Mortgage

Freddie Mac: Rates rise amid strong jobs report

30-year, FRM hits 4.46%

Mortgage rates climbed higher amid better-than-expected reports on private job growth and new home sales, according to the latest Freddie Mac Primary Mortgage Market Survey.

"Fixed mortgage rates increased this week following stronger-than-expected economic data releases," said Frank Nothaft, vice president and chief economist for Freddie Mac.

"Private companies added 215,000 new jobs in November according to the ADP employment report, well above the consensus. In addition, revisions added 54,000 jobs in the prior month," he added. 

The 30-year, fixed-rate mortgage continued to rise, hitting 4.46%, up from 4.29% last week, and significantly higher than 3.34% a year ago this time.

Also escalating, the 15-year, FRM rose to 3.47%, compared to 3.30% last week and 2.67% in 2012.

The 5-year Treasury-indexed adjustable-rate mortgage averaged 2.99%, a slight increase from 2.94% a week prior and drastically higher than 2.69% a year ago.

Meanwhile, the one-year Treasury-indexed adjustable-rate mortgage was the only rate to drop, sinking to 2.59% from 2.60% last week, but marginally up from 2.55% a year ago. 

Nothaft also noted that the recent new home sales report had a significant impact on rates.

"New home sales rose 25% in the month of October to a seasonally adjusted 444,000 annual pace, though this followed a weaker-than-expected September report and downward revisions over the summer months," Nothaft said.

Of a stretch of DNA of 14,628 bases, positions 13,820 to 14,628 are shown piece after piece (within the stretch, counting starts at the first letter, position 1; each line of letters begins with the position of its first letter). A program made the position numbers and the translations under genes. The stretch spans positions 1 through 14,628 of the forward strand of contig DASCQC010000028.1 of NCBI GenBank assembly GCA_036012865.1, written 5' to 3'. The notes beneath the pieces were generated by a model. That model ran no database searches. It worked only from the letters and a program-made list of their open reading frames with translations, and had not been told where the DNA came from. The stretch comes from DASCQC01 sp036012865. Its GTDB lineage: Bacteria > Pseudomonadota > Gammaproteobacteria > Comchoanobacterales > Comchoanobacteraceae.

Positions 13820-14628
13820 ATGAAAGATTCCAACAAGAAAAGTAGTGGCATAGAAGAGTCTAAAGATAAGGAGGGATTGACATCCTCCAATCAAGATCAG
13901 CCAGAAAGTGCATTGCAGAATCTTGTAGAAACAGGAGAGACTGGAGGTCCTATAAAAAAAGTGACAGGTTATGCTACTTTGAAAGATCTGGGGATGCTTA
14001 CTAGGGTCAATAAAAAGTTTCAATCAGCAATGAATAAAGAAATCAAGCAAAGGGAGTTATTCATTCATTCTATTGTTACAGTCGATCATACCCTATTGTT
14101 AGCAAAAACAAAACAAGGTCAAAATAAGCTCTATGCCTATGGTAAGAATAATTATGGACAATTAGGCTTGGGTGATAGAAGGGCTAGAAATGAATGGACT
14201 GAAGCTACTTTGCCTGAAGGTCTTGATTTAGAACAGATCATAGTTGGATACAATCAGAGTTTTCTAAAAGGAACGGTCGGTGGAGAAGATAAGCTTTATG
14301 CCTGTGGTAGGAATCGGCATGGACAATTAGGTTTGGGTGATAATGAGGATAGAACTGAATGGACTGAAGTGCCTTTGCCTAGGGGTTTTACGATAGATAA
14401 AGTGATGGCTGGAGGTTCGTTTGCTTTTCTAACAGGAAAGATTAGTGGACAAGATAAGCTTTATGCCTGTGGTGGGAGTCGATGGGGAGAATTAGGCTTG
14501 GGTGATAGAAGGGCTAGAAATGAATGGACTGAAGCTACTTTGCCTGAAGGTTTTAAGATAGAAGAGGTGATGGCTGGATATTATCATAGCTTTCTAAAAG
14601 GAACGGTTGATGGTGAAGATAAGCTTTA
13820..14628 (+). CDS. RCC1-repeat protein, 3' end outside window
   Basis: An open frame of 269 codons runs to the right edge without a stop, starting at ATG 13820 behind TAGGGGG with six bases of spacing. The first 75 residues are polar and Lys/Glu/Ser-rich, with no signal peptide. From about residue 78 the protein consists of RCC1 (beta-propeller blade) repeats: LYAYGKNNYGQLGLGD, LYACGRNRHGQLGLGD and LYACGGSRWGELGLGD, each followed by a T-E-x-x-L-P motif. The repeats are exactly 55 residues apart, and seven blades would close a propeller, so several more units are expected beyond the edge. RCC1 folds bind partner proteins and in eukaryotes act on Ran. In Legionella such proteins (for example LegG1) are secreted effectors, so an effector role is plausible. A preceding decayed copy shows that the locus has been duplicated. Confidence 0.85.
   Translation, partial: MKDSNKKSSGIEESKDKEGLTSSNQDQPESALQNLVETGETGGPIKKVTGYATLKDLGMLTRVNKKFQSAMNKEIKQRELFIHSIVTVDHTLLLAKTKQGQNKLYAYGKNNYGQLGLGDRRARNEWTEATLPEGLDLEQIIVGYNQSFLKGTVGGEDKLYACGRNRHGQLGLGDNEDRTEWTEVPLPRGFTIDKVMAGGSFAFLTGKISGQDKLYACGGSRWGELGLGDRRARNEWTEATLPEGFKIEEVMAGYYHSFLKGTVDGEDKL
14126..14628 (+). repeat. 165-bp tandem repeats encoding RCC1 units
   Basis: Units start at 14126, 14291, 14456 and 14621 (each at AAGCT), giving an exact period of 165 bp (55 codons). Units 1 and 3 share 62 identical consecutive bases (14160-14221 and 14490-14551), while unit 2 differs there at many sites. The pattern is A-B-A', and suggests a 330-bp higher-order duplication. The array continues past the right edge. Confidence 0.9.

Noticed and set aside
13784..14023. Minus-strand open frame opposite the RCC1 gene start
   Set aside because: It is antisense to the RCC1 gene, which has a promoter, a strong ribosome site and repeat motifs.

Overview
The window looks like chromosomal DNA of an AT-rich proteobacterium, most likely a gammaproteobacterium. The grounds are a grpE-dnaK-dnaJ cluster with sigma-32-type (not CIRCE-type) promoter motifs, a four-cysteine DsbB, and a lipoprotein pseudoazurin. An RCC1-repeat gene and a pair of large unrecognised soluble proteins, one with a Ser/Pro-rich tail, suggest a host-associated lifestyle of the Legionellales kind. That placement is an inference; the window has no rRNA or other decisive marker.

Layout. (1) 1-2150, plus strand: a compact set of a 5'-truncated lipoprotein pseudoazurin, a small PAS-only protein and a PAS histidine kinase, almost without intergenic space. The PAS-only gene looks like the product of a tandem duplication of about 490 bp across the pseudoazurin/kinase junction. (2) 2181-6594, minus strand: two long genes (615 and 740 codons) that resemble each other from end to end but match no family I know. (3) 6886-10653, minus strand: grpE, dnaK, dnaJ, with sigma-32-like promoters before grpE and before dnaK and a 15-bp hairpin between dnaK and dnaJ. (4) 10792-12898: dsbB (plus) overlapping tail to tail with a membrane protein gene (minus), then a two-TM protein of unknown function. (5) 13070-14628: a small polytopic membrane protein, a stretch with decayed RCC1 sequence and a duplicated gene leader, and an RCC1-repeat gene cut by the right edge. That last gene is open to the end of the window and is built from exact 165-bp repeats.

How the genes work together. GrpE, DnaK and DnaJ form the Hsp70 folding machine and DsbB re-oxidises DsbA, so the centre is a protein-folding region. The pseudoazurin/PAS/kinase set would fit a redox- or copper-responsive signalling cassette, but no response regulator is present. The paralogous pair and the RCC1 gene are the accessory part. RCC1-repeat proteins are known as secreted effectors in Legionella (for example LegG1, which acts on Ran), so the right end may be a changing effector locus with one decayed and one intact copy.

"You will see the market improve as time goes by, but in the short run, we are anticipating a very rough first quarter for mortgage companies due to regular seasonal issues and high rates," said Brian Koss, executive vice president of Mortgage Network, in an interview with HousingWire.

Following suite, Bankrate reported that mortgage rates also increased.

The 30-year, fixed rose to 4.55%, up from 4.44%, while the 15-year fixed elevated to 3.62%, from 3.47% a week prior.

The 5/1 ARM also edged higher to 3.33%, compared to 3.29% last week.

To put into perspective how high rates have risen, as recently as May 1st, the average 30-year fixed mortgage rate sat at 3.52%, Bankrate said.

"At that time, a $200,000 loan would have carried a monthly payment of $900.32. With the average rate currently at 4.55%, the monthly payment for the same size loan would be $1,019.32, a difference of approximately $119 per month for anyone that waited too long," Bankrate pointed out.

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